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With shader model 2.0, you can have 256 constant registers. I have been looking at various shaders, and trying to figure out what constitutes a single register?

For example, in my instancing shader, I have the following variables declared at the top, outside of functions:

float4x4 InstanceTransforms[40];
float4 InstanceDiffuses[40];

float4x4 View;
float4x4 Projection;

float3 LightDirection = normalize(float3(-1, -1, -1));
float3 DiffuseLight = 1;
float3 AmbientLight = 0.66; 

float Alpha;

texture Texture;

How many registers have I consumed? How do I count them?

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up vote 4 down vote accepted

Each constant register is a float4.

float3, float2 and float will each allocate a whole register. float4x4 will use 4 registers. Arrays will simply multiply the number of registers allocated by the number of elements. And the compiler will probably allocate a few registers itself to use as constants in various calculations.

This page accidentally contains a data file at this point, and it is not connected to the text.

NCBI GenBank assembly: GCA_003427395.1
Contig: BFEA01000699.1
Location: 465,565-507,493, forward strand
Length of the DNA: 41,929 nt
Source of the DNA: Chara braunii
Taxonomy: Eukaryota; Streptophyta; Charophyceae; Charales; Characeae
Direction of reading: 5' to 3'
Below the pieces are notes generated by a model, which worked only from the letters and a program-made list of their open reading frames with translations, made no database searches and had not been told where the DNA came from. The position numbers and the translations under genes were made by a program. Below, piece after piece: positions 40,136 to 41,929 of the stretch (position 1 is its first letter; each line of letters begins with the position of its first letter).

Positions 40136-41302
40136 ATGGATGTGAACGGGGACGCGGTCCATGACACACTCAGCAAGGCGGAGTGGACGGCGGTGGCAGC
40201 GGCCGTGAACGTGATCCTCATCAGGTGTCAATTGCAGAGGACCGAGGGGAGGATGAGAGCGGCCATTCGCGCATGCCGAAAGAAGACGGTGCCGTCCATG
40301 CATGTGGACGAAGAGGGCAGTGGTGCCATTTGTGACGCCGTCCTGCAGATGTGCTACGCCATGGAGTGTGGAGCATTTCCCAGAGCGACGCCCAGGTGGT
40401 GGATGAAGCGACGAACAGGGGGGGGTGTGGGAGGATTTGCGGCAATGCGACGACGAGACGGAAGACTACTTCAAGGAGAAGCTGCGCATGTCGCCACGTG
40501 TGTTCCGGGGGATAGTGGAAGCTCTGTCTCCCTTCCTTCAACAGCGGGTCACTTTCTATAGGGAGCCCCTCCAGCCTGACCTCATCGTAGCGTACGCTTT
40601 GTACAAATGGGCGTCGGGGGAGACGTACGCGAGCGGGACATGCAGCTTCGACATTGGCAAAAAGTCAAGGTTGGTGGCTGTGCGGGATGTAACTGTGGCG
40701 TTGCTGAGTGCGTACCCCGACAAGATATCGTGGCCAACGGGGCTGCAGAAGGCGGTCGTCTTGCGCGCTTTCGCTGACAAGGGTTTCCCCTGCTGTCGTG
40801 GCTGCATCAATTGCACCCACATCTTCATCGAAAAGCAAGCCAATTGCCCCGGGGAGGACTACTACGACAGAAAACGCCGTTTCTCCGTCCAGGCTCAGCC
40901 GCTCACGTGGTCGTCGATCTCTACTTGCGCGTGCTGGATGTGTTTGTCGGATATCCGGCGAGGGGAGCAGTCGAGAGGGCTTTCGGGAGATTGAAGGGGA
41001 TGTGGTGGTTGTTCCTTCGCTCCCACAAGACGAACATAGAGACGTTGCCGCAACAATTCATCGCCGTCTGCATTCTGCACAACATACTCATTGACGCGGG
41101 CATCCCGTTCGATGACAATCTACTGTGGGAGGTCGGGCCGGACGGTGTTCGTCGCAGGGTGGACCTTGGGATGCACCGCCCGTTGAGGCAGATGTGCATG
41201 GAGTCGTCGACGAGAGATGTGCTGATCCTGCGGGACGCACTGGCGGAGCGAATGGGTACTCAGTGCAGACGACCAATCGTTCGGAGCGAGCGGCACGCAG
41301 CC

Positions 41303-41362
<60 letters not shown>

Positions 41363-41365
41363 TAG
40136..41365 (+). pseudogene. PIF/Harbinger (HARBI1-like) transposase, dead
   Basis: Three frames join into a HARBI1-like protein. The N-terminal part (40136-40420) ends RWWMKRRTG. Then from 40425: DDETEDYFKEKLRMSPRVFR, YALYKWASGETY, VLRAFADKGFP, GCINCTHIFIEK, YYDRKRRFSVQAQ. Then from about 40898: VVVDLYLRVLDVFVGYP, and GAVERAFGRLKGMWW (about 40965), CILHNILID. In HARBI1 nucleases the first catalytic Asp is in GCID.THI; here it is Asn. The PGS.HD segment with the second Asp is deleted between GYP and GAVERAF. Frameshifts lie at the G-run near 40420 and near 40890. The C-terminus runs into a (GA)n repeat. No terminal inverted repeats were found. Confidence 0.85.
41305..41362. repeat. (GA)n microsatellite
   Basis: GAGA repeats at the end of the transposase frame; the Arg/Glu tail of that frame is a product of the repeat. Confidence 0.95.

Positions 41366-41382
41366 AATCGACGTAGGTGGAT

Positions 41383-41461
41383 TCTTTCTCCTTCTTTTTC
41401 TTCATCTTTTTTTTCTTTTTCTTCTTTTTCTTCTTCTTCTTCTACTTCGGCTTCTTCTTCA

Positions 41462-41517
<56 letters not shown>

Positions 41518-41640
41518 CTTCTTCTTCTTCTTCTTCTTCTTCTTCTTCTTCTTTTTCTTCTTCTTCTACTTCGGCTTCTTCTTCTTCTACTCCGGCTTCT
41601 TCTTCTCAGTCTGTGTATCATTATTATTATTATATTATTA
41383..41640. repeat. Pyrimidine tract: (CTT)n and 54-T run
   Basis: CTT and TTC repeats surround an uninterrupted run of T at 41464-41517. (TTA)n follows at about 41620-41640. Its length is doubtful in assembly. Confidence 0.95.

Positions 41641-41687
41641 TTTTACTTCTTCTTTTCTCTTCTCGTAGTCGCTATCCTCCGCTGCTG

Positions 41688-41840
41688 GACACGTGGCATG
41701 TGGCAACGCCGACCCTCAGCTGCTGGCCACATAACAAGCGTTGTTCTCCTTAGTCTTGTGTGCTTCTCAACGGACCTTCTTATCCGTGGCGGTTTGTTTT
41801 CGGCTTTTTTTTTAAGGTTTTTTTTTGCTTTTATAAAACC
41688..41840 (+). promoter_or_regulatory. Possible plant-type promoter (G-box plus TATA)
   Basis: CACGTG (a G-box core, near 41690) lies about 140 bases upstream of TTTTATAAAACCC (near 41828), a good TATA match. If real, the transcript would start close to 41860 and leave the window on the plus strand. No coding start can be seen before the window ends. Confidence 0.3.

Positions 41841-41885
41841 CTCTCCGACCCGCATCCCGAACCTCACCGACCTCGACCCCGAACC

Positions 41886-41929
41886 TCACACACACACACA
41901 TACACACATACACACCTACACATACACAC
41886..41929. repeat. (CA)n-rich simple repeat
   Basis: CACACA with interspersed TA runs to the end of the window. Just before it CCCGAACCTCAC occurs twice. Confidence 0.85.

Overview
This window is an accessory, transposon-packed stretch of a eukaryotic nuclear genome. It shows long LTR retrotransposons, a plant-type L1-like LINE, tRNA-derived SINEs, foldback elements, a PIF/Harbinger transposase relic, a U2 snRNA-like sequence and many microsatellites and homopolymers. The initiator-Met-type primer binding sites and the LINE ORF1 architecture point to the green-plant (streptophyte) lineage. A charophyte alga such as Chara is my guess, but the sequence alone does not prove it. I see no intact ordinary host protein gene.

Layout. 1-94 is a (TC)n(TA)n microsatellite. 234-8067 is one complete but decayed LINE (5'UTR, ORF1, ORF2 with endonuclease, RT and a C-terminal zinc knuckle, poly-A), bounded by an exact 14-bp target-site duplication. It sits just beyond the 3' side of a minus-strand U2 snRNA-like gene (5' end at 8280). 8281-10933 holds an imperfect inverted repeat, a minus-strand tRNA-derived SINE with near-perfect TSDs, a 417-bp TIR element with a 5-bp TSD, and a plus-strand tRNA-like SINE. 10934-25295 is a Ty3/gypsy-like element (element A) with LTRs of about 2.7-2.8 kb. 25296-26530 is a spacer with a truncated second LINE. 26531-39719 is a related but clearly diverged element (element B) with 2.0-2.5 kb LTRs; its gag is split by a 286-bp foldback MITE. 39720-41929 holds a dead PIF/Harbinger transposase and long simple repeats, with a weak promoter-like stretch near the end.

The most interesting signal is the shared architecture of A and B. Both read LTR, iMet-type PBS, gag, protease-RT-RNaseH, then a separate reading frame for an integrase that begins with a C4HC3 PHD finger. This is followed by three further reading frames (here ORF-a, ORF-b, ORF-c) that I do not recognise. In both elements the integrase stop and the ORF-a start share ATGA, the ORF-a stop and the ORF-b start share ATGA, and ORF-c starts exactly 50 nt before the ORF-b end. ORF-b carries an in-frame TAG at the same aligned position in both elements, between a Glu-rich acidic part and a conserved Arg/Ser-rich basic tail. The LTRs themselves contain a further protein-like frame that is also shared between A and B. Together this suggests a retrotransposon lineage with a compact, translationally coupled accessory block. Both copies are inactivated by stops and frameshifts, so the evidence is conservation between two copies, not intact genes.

The only way to really tell what the shader is using is to disassemble it. To that end you may be interested in this question that I asked a while ago: HLSL: Enforce Constant Register Limit at Compile Time

You might also find this one worth a look: HLSL: Index to unaligned/packed floats. It explains why an array of 40 floats will use 40 registers, and how you can make it use 10 instead.

Your texture will use a texture sampler (you have 16 of these), not a constant register.

For reference, here are the list of ps_2_0 registers and vs_2_0 registers.

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In my pixel shader, I have a float[] called kernel. Upping the length of this array increases registers used, which makes sense. Using if(kernel[i] != 0) in a loop also dramatically increases the registers used. Do you know why would this be? – Darkhydro Oct 11 '12 at 6:11

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